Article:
UNSW Business School experts explain the psychological factors that cause people to fall victim to scams – and what protection can be offered.
UNSW Business School's Dr Kam-Fung (Henry) Cheung says awareness is a shield against scams that equips individuals with the knowledge to identify and avoid fraud. Photo: Getty
Australians lost a staggering $3 billion to scammers last year, surpassing any previous year. That’s equivalent to the cost of rebuilding three new hospitals. The latest Targeting Scams report from the Australian Competition and Consumer Commission (ACCC) highlights the urgency of the issue.
In 2022, investment scams accounted for the highest losses at $1.5 billion, followed by remote access scams ($229 million) and payment redirection scams ($224 million). Small and micro businesses experienced a substantial 95 per cent increase in losses, reaching $13.7 million, primarily due to payment redirection scams. Overall, there was a 73 per cent rise in scam losses across the Australian business community, totalling $23.2 million, underscoring the urgency to understand the reasons behind scam victimisation and implement proactive measures against fraud.
In an interview with the UNSW Business School, Dr Kam-Fung (Henry) Cheung, Lecturer in the School of Information Systems and Technology Management (ISTM), and Shesha J. Maheshwari, a research student in the School of ISTM, emphasise the importance of understanding the psychological factors that make people vulnerable to scams. The experts say financial desperation and a lack of awareness about evolving scam techniques contribute to why many individuals today are being taken in by scams. 
According to Dr Cheung and Ms Maheshwari, there are six key reasons people fall victim to scams.
Dr Cheung explains that awareness is a shield against scams that equips individuals with the knowledge to identify and avoid fraudulent activities. “It promotes a vigilant mindset that is essential in today’s world where scams continue to evolve and adapt to changing circumstances,” he says.
But it is also crucial to remember that anyone can fall victim to a scam regardless of their age, education, or background, adds Ms Maheshwari, whose work focuses on phishing attacks with a particular focus on smishing attacks – a type of phishing attack that is conducted via Short Message Service (SMS) or instant messaging on a mobile device. “Scammers are skilled at exploiting vulnerabilities and manipulating people’s emotions and trust,” she says.
Ms Maheshwari also notes she has observed younger generations, driven by curiosity and a propensity for risk-taking, often hold the belief that scams will not affect them personally, which renders them more vulnerable. To promote online safety, she suggests a shift in mindset from “it won’t happen to me” to “it could happen to me, so I must remain aware and vigilant.”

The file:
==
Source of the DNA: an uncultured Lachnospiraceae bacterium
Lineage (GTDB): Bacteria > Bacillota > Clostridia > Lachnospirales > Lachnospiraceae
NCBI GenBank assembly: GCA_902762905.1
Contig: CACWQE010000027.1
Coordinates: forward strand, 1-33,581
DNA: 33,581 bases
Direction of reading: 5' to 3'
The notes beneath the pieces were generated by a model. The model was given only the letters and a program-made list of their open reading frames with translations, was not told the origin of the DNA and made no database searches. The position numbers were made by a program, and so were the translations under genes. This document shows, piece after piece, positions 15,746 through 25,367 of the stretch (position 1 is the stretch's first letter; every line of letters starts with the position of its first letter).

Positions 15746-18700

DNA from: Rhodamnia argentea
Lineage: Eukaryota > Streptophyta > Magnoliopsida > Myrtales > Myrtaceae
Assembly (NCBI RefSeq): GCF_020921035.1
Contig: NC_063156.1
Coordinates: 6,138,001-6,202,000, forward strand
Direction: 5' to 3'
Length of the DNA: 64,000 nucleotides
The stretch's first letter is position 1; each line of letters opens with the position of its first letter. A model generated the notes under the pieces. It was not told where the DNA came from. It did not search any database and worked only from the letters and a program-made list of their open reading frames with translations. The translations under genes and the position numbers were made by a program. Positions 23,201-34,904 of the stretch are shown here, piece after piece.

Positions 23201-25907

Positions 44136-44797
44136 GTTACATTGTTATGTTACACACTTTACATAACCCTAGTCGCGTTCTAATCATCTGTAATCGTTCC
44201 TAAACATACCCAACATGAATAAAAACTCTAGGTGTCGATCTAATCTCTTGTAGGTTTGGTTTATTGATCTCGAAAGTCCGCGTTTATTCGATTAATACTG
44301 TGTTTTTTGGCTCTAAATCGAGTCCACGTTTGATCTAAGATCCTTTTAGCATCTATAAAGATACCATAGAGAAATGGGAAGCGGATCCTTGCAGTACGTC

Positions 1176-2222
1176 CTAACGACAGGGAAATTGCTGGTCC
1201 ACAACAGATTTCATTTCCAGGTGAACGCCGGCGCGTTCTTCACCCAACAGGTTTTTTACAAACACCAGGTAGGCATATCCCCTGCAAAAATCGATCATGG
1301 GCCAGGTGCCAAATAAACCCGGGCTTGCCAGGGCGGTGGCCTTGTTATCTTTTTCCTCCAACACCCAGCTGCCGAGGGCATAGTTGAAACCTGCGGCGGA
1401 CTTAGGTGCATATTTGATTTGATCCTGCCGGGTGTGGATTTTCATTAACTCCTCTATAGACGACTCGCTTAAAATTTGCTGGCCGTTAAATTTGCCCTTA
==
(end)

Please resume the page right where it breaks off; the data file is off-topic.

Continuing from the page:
She says: “Awareness and vigilance play an important role in safeguarding against frauds and scams. Staying informed and maintaining a sceptical mindset empower individuals to make informed decisions and protect themselves from falling victim to scams.” 
Stay cautious with emails, especially from unfamiliar sources or seeking personal/financial data; be wary of typos, suspicious links, and mismatched email addresses. Photo: Getty
According to Dr Cheung and Ms Maheshwari, falling victim to scams does not reflect personal weakness or naivety, as scammers are highly skilled manipulators, capable of deceiving anyone. And to better protect themselves against potential scams, individuals can take the following precautions.
In addition to these proactive measures, the Australian government and ACCC have taken steps to address the issue of scams. Establishing the National Anti-Scams Centre, launched July 1, 2023, is a significant initiative to combat scams. Over the next three years, the centre will build its information-sharing capabilities and bring together government and private sector experts to tackle harmful scams head-on.
Finally, Dr Cheung and Ms Maheshwari reiterate that falling for a scam doesn’t reflect a personal weakness or naivety. “Highly skilled scammers are manipulators who exploit psychological vulnerabilities and use sophisticated tactics to deceive people from all walks of life, including highly educated and cautious individuals. 
“Acknowledging this fact can help victims overcome any feelings of self-blame or shame and instead focus on reporting the scam, seeking support, and learning from the experience to prevent future occurrences.”
To report a scam or seek assistance, you can visit the National Scam Centre website. You can also report scams to ReportCyber and ScamWatch.
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